The Economist’s Matt Steinglass reports on an egregious government giveaway to the oil companies—one that started accidentally and has now been intentionally enshrined by Republicans in Congress.

The Minerals Management Service was supposed to give free leases to oil drillers in the Gulf in areas in which paying royalties would make drilling uneconomic.

So apparently, in 1998-99, the folks at the MMS were too busy flirting with each other, or accepting private-jet rides to college football games, or whatever, to notice that the price of oil had gotten pretty high and they shouldn’t be handing out free leases anymore. As a result, 24 companies got free leases they shouldn’t have gotten. And ever since, they’ve been making extra money that they really ought to be returning in the form of leases on public property to the American taxpayer.

How much extra money? About $1.5 billion this year and an estimated $53 billion over the next twenty-five years. That money goes straight out of taxpayers’ pockets and into oil companies—at a time when gas is creeping up on $4 a gallon.

Democrat Ed Markey offered an amendment to change this last week, but it was rejected by House GOP, which is trying to gut everything from Head Start to Pell Grants but won’t reclaim wrongfully gotten money from Big Oil. The vote wasn’t even close.

Steinglass:

There is no rationale for continuing to oblige regular taxpayers to pick up the tab for these distortionary favours to major oil companies except that the oil companies want the money. For this Congress, that’s plenty reason enough

If you’re like me, you didn’t hear a peep out of this from the American press. Don’t you think we should have heard more about this story?

— Anecdotes are good, but they’re not enough.

The Huffington Post has an all-anecdote story today that clearly shows their limits and why they need to be backed up by data and other reporting.

It’s headline asks “Are These People Overpaid?” and it goes on the ground in Madison, Wisconsin, to talk to a retired firefighter, a paramedic, and a teacher about how much money they make as the right is in full attack mode on government pay. It’s a great idea for a story and there are some good anecdotes here, but there’s little substance.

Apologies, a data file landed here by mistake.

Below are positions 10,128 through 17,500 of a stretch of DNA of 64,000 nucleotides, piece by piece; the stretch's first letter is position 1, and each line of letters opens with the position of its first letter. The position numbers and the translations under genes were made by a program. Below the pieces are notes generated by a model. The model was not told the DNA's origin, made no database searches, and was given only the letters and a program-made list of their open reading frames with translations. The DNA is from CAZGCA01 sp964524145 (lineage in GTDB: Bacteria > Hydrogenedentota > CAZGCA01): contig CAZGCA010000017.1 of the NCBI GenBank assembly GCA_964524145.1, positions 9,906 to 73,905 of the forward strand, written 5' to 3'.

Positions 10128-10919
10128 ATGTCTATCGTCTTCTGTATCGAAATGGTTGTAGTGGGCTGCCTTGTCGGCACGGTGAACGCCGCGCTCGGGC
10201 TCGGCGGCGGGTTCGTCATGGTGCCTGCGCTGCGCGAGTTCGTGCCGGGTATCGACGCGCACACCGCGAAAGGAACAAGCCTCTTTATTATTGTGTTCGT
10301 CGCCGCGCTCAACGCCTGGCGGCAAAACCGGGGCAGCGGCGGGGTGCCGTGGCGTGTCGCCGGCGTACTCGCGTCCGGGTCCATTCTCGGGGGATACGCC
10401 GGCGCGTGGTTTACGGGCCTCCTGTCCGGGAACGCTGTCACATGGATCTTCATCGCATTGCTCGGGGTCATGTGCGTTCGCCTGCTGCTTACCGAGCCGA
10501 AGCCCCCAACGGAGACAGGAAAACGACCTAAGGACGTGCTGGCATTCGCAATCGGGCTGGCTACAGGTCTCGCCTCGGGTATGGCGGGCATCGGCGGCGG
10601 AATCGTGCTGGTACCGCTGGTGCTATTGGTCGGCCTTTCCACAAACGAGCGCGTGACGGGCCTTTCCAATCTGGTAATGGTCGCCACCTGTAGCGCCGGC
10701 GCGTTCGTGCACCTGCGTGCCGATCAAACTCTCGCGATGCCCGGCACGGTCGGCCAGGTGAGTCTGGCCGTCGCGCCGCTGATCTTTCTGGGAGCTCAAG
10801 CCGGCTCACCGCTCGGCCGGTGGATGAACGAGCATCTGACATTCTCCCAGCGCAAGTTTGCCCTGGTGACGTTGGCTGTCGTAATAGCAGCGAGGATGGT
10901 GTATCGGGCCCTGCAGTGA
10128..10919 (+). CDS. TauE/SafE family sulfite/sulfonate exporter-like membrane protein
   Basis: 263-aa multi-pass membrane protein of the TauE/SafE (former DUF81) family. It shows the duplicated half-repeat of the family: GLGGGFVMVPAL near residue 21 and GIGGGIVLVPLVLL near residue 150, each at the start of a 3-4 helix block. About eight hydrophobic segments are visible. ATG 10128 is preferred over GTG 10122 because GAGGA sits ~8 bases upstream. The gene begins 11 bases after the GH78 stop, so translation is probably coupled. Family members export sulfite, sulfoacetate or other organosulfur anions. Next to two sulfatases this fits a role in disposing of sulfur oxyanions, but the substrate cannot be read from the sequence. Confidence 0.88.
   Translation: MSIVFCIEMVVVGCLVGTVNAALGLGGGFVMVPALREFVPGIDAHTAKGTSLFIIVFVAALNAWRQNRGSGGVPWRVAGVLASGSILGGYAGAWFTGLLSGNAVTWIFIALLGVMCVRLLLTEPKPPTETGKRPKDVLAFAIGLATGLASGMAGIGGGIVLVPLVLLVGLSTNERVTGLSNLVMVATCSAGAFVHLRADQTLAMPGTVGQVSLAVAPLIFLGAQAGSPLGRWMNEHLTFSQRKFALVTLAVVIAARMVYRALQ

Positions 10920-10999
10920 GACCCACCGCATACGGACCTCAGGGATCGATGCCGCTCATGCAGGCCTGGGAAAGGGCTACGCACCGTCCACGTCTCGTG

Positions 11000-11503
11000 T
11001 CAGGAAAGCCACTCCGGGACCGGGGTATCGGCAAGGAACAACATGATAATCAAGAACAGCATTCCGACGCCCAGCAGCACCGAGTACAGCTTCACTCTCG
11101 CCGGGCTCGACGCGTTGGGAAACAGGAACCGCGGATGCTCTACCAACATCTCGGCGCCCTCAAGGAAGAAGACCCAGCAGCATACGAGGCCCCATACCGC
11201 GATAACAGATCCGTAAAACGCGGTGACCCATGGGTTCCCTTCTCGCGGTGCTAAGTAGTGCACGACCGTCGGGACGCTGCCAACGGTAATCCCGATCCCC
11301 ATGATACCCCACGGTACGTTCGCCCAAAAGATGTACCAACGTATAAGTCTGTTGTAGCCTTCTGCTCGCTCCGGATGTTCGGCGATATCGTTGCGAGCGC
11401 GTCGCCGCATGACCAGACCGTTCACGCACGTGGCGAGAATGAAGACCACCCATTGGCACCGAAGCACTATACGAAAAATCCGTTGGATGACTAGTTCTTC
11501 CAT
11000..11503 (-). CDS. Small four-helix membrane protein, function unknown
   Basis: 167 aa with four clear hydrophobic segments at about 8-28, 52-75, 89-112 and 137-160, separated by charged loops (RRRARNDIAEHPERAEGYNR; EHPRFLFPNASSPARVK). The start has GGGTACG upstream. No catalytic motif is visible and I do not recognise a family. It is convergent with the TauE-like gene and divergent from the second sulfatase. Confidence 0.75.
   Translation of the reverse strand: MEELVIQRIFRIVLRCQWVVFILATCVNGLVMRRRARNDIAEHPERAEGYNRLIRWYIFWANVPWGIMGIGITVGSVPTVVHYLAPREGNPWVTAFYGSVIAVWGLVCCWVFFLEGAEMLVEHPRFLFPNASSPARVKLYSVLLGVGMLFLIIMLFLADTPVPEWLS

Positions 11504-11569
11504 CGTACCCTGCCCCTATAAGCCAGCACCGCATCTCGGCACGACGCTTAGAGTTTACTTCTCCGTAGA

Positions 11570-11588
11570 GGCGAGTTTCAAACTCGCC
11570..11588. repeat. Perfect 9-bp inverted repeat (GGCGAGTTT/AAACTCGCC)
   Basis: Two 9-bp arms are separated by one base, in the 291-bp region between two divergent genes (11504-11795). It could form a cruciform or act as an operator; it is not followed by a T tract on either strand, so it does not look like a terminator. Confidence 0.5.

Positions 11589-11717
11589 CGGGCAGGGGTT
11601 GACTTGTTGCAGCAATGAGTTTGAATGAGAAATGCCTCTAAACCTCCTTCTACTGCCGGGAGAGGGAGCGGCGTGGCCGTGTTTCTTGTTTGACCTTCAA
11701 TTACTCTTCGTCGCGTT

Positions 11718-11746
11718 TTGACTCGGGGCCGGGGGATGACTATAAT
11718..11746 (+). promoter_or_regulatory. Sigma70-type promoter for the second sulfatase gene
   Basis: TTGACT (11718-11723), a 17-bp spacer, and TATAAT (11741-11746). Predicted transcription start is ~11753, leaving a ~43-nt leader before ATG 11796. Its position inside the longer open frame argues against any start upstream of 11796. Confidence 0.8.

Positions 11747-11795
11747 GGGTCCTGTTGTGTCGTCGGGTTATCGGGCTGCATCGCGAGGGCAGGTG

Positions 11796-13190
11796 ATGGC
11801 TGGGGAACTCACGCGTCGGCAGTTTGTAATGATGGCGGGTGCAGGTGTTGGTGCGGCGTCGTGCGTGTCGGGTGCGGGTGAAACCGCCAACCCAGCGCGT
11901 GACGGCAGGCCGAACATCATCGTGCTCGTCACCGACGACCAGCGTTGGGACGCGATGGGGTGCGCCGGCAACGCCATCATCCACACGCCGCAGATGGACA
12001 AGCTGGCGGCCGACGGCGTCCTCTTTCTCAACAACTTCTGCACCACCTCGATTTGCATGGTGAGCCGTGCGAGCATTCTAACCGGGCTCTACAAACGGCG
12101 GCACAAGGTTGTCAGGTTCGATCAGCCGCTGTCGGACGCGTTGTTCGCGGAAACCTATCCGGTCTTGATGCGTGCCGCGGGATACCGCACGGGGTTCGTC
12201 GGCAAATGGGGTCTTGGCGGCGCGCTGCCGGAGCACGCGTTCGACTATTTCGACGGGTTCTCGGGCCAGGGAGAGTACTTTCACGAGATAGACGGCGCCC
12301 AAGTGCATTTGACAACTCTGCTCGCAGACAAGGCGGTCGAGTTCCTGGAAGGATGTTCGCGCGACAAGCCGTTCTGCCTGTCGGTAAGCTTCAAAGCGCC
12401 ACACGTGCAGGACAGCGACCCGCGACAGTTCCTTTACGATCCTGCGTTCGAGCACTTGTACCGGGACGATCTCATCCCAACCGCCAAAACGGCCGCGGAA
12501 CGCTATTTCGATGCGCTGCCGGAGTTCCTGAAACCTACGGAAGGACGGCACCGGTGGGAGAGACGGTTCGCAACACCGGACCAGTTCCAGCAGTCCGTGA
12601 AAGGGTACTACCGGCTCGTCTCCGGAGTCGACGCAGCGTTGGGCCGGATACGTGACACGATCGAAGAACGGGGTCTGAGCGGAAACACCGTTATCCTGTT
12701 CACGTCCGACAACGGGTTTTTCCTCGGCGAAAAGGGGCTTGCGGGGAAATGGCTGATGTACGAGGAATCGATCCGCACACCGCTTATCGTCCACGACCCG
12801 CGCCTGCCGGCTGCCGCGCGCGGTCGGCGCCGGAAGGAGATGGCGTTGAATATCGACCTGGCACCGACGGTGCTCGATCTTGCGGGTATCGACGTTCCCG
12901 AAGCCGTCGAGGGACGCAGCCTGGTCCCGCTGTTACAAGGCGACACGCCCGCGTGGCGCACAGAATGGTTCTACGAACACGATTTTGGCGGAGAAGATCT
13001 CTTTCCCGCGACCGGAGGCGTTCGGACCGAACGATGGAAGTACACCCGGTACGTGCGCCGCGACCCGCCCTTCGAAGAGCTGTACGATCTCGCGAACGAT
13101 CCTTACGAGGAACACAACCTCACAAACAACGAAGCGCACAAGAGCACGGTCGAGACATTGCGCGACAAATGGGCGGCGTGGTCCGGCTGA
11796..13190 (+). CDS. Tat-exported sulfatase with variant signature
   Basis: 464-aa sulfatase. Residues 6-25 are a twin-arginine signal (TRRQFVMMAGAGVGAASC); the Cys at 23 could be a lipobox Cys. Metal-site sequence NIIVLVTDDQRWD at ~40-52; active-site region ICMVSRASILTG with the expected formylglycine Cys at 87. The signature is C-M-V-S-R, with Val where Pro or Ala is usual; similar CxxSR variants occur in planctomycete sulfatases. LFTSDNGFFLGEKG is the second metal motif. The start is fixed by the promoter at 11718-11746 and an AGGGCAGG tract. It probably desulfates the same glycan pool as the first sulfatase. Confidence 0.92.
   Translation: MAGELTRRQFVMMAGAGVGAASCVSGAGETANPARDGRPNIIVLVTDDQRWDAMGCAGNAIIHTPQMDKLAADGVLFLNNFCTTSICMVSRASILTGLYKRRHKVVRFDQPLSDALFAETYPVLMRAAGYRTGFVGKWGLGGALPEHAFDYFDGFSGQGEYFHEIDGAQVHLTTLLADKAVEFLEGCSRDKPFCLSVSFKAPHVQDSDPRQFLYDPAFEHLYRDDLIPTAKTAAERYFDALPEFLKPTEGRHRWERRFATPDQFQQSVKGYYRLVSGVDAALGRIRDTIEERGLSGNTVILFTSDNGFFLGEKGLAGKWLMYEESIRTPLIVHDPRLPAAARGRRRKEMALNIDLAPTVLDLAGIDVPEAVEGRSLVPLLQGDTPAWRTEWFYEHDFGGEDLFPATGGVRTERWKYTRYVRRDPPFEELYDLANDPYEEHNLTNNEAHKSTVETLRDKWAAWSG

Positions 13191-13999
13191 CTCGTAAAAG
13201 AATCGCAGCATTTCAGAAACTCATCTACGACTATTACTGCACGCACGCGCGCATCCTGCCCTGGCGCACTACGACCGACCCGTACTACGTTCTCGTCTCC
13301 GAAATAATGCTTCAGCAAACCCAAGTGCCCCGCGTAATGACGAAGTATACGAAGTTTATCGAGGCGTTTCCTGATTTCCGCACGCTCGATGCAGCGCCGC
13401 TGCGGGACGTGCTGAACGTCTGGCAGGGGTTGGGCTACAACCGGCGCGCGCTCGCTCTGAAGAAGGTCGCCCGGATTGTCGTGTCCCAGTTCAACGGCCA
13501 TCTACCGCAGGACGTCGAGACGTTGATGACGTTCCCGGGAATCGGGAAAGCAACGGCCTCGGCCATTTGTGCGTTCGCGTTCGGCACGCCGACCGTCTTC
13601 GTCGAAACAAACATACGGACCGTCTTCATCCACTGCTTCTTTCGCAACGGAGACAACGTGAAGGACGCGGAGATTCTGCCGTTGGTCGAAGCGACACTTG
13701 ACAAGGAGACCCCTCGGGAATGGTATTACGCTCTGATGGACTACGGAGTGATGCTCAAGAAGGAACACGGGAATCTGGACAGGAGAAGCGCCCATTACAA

Even if you don’t get into a full discussion of the debate over how much government employees make relative to private-sector workers, you should at least acknowledge it. The data’s readily available. For instance, the liberal Economic Policy Institute says Wisconsin’s government workers make far less in total compensation than their private-sector counterparts who have similar degrees.

A paragraph or two about that would have made this story so much better.

— Yves Smith of Naked Capitalism has covered the foreclosure fraud scandal better than anybody, and she dissects today the news of a possible settlement. You should read the whole post for her take on that.

But what particularly interests me is this:

RMBS investors thus have a nuclear weapon in their hands. If they want deep principal mods, and we are told in no uncertain terms that they do, a credible threat of litigation on this front ought to bring recalcitrant banks and trustees to heel, quickly. The last thing the mortgage industrial complex wants is litigation on an issue that would both call into question the validity of RMBS and if successful, would leave the banks with massive damages. And you don’t need to do this publicly and rattle the markets; some investors with the right legal top guns could spell out the consequences if the banks failed to get off their duffs and enter into serious negotiations.

Smith is saying that the owners of the mortgage bonds at the heart of the financial crisis want the mortgages they own to be changed dramatically with “deep principal” modifications for the borrowers in the homes. But it’s not happening. It’s the opposite of what mortgage servicers have been saying about why they won’t modify mortgages so they’re payable.

Smith herself has written why:

But servicers have lots of reasons not to go there. First, they get lots of fees upon foreclosure and have organized streamlined processes to make it a profitable activity for them. Second, they are obligated to keep advancing principal and interest when borrowers default. Technically, they can stop when the borrower looks irredeemable, but in practice, they keep advancing P&I until they reach the mortgage balance. So they also are driven to foreclose to recover P&I advances. Third, they are just not set up to do mods. Not only do their contracts not allow for them to collect fees to do mods, but for a mod to have any hopes of success, you need to do some borrower assessment. Servicers are factories, highly routinized, so doing anything on a one-to-one basis is difficult given their operating parameters.

Doesn’t it seem like the fact that MBS investors want servicers to modify mortgages but the servicers won’t do it is a much bigger story than what we’ve gotten from the mainstream press?

Ryan Chittum is a former Wall Street Journal reporter, and deputy editor of The Audit, CJR's business section. If you see notable business journalism, give him a heads-up at rc2538@columbia.edu.